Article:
Cupboard door serving tray

Salvage cupboard doors

I noticed this stash of cupboard doors at my local salvage yard. The white one was the perfect size to make a serving tray. The old drawer pulls—also found at the salvage yard—made ideal handles. Their swirly shape gave me the inspiration for the pattern I painted. All it took was a little black paint. As with many of my projects, the possibilities are limitless: change the handles, add découpage or fabric, paint it a different color, or just leave it classic white.

How to make a serving tray out of a salvaged cupboard door

supplies_for_tray

Supplies

  • cupboard door
  • black acrylic paint (I used Liquitex in Ivory Black)
  • black spray paint (I used Rust-Oleum semi gloss)
  • clear spray paint (I used Rust-Oleum lacquer)
  • white house paint (I used leftover paint from my antique bookshelf makeover)
  • 4 machine screws
  • 2 drawer pulls (large enough to fit your hand)
  • 4 felt pads (I used 3/4-inch)
  • wood filler
  • sandpaper
  • newspaper
  • Floral swirl pattern

Tools

  • pencil and hi-polymer (white) eraser
  • drill and drill bit
  • screwdriver
  • small paintbrushes
  • ruler
  • painter’s palette or paper plate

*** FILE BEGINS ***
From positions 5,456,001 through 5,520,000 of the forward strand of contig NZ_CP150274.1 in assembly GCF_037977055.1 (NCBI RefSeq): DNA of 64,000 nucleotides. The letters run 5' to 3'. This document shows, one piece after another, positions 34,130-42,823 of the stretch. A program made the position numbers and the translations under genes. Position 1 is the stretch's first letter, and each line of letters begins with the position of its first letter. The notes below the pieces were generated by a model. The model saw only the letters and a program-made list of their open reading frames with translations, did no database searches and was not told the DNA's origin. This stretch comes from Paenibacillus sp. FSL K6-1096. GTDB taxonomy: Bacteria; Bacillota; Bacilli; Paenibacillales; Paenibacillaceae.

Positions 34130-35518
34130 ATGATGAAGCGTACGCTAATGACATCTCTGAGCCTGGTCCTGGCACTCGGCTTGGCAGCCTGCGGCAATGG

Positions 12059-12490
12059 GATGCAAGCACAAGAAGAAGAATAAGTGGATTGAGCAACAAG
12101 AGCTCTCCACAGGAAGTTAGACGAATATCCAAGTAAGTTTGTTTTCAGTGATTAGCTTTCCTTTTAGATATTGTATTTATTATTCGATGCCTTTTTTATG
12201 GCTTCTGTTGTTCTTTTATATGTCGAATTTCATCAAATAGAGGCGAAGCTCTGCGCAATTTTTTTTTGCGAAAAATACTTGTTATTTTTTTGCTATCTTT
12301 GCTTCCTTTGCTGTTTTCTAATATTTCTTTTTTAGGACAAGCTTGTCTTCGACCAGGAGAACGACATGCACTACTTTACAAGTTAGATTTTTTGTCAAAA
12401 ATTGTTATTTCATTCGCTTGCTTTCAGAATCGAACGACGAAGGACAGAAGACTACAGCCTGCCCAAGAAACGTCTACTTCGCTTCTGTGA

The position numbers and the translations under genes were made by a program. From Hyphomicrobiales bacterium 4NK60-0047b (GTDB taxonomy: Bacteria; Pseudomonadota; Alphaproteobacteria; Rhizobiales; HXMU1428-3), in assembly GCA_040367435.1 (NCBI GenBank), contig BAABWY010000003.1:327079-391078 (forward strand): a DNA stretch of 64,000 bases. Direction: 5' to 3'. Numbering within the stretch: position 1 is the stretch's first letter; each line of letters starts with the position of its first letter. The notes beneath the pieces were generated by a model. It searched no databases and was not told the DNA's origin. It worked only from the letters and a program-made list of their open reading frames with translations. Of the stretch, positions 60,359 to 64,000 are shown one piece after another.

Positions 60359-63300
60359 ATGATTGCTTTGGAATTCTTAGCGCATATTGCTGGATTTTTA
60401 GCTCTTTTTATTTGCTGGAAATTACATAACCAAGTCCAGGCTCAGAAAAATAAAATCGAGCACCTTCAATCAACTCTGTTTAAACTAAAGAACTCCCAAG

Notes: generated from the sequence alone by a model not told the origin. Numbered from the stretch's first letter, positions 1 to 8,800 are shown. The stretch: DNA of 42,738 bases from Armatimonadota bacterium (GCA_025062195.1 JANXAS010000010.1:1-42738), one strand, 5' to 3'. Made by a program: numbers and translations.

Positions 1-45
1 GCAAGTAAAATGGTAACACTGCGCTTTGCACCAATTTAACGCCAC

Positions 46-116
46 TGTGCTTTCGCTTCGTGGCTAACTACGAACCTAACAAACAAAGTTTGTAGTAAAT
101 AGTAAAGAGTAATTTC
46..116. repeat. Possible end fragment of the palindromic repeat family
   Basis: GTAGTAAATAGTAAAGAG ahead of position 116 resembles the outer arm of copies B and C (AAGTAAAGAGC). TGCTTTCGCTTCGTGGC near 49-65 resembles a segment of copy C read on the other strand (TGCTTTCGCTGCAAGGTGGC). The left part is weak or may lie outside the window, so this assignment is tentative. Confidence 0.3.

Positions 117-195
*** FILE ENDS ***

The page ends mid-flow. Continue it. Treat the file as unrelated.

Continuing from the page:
spray_paint

1. Spray-paint your drawer pulls—top and bottom—if desired. Follow the directions on the can.

draw_pattern

2. Draw your pattern with pencil. (Many of you talented artists could probably skip this step, grab your paintbrush, and go for it. I’m not one of you, so I had to sketch it first.)

UPDATE: You asked for the pattern, so you got it. Download it here. Just enlarge or shrink the pattern to the size you need and print it. Then place carbon paper underneath the pattern (or rub a thick layer of pencil lead over the back of the design) and trace it onto your tray.

painting_process

3. Start painting over the lines. Work top to bottom, left to right (if you’re right-handed), so you don’t smear the paint. Apply thickly so you will only need one coat. (I used this same technique on this tabletop.) Let dry for several hours. Erase any stray pencil marks when dry.

fill_the_holes

4. Using wood filler, fill the holes where the hinges attached on the back. Let dry. Sand smooth with a piece of sandpaper. Wipe off the sanding dust.

touch_up

5. Touch up with a few coats of white paint.

felt_feet

6. Attach felt pads on the bottom at each corner.

measuremark

7. Measure, mark, and drill the holes for your handles. The left ones were pre-drilled on mine, so I matched the placement on the right.

finished_how-to

8. Screw on the handles. Optional: Apply a coat of clear lacquer spray paint to protect the surface.